Over the past decade, we’ve all heard the term “net neutrality” bounce around our news broadcasts, current events magazines at the grocery store checkout, and in pop-up ads to sign petitions on the internet. Most people, though, aren’t really sure how this affects them. Truthfully, it’s hard to get someone to tell you which side of the issue is which. That, in reality, puts you right where they want you.

By definition, net neutrality is the idea, principle, or requirement that Internet service providers should or must treat all Internet data as the same regardless of its kind, source, or destination. That’s pretty simple and more vague than we want, so let’s try it more specifically. Net neutrality is the idea that the company you pay for internet doesn’t give preference to certain kinds of content based on who’s paying them the most. Most “tonight at 10” news previews would say that your never-ending binge of The Office will load a lot slower unless Netflix pays to make it easy for you.

That’s a pretty good way of looking at it, for the most part. What we don’t consider is that smaller businesses move further online every day and this continually raises the stakes for leaving net neutrality behind. This could not be more true than for the growing giant of small businesses that use the internet to extend their reach to all corners of the globe.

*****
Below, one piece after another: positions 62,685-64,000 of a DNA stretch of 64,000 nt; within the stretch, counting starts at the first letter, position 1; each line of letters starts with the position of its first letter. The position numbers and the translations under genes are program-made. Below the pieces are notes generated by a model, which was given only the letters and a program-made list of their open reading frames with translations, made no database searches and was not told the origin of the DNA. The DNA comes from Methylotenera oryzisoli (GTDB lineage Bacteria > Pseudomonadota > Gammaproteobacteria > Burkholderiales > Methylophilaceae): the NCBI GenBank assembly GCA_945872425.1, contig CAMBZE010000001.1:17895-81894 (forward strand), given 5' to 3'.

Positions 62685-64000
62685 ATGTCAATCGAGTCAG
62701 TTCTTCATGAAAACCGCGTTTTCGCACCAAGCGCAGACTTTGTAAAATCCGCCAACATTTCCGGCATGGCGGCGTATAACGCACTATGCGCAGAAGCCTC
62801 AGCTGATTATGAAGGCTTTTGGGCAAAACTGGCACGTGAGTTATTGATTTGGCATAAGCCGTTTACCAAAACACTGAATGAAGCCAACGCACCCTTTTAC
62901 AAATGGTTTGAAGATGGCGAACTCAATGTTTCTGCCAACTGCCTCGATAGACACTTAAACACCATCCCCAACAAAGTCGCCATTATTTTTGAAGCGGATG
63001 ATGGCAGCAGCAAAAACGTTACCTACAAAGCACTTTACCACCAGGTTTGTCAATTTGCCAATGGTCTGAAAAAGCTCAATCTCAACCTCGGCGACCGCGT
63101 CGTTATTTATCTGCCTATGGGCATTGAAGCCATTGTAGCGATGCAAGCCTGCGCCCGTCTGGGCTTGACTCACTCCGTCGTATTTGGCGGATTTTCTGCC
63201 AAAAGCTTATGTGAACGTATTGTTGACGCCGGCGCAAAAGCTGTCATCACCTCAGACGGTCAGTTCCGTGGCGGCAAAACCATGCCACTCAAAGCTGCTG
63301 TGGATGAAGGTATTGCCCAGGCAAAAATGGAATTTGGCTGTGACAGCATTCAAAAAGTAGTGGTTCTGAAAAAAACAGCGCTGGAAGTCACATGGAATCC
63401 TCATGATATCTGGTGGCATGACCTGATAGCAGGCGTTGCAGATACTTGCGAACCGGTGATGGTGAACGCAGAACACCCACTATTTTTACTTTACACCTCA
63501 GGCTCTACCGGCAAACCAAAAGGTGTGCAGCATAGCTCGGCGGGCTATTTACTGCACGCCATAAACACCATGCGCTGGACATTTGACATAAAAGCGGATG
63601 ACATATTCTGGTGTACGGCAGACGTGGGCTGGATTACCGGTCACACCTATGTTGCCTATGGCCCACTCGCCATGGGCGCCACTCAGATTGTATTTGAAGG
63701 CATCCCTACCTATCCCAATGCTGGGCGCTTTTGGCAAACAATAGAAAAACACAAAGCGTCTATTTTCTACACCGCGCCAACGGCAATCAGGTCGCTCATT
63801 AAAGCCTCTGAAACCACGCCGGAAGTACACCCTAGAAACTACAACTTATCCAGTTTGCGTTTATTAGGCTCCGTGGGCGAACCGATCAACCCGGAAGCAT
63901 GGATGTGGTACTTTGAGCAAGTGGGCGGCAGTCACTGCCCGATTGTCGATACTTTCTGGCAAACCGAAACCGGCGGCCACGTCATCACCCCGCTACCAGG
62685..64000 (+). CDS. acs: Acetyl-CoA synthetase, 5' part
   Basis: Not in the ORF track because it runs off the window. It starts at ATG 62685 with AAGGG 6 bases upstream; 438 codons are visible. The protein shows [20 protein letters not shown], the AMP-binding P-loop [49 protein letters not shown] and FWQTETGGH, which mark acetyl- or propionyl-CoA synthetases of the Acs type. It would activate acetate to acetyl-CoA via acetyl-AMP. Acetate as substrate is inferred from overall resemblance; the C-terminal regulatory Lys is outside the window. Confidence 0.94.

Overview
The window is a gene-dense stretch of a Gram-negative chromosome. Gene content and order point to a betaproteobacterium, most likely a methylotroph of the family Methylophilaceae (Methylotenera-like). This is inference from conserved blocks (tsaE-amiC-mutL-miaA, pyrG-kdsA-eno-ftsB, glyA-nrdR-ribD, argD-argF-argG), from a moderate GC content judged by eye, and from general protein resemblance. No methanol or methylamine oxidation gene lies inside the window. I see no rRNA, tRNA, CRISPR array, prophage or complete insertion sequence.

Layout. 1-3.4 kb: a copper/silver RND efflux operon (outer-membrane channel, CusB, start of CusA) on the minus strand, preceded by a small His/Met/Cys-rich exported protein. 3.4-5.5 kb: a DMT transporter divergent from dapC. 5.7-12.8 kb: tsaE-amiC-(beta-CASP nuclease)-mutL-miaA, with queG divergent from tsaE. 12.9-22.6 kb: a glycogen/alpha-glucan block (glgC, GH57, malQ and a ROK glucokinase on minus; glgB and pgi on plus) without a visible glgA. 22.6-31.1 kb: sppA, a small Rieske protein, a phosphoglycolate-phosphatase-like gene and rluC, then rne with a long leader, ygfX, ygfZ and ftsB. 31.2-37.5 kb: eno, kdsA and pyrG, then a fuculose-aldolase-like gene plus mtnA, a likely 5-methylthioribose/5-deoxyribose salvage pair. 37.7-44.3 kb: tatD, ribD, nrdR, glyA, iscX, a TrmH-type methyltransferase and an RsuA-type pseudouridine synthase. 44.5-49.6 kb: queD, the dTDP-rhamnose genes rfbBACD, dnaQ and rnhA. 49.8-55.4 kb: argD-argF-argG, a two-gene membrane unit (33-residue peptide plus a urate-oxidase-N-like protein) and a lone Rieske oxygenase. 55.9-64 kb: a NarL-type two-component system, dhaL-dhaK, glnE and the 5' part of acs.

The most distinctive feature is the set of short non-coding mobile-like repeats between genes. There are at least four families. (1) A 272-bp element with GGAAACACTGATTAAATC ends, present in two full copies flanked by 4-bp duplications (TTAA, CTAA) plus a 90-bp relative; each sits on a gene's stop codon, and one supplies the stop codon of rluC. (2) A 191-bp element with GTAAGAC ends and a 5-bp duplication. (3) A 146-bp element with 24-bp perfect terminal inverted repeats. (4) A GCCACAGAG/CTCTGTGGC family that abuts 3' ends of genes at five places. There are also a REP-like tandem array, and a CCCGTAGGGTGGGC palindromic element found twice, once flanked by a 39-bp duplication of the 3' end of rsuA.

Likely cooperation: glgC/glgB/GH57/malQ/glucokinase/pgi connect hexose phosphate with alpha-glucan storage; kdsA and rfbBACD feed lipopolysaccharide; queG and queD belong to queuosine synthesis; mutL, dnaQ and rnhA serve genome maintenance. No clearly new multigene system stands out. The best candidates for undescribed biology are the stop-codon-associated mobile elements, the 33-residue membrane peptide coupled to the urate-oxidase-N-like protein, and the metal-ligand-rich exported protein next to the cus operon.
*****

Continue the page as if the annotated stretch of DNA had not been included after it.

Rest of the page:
If net neutrality were to be taken away (as it would be under current legislation), companies in the internet economy could be faced with navigating a minefield of issues. The most severe consequence would be a company’s site or app getting blocked entirely by an ISP, but this is unlikely. It would look more like an up and down leaderboard of how fast the ISP allows a page to load.

How many times have you said out loud, in reference to anything on the web, “oh, it was taking too long to load”? According to Section.io, when a page takes two seconds to load, bounce rates average a lean 9.6%. Double the load time to four seconds and the bounce rate nearly proportionally doubles to be 17.1%. We might as well call that 20%, and having one-fifth of visitors leave out of sheer impatience will make your Quickbooks totals quiver. This negatively affects SEO and all of a sudden, a company may find its wonderfully crafted goods and services pushed to page 5 of the search results. In the big game hunt, Amazon says that slowing its load time by a single second would lose them $1.6 billion in sales per year, with that amount likely rising exponentially with each additional second.

While these changes would most fundamentally affect standalone businesses, there are implications for those whose business is done via larger platforms, such as Etsy or Kickstarter. Individual creators would have to face whether or not the parent platform they sell through is paying to get into one of the “internet fast lanes”. We’d like to assume companies with that much skin in the game would want to participate. That would likely trickle down into higher percentages of revenue being paid to the platform. Worse, individual entrepreneurs could have to volley for more attention within the platform itself, which would be enacting their own sort of fast lanes.

We know that many companies take their business out of the storefront window and into the browser window because they rely on the equal footing opportunities that the internet provides. Losing net neutrality to a high dollar gatekeeping society could likely end in many profitable and promising businesses having to shutter their digital doors.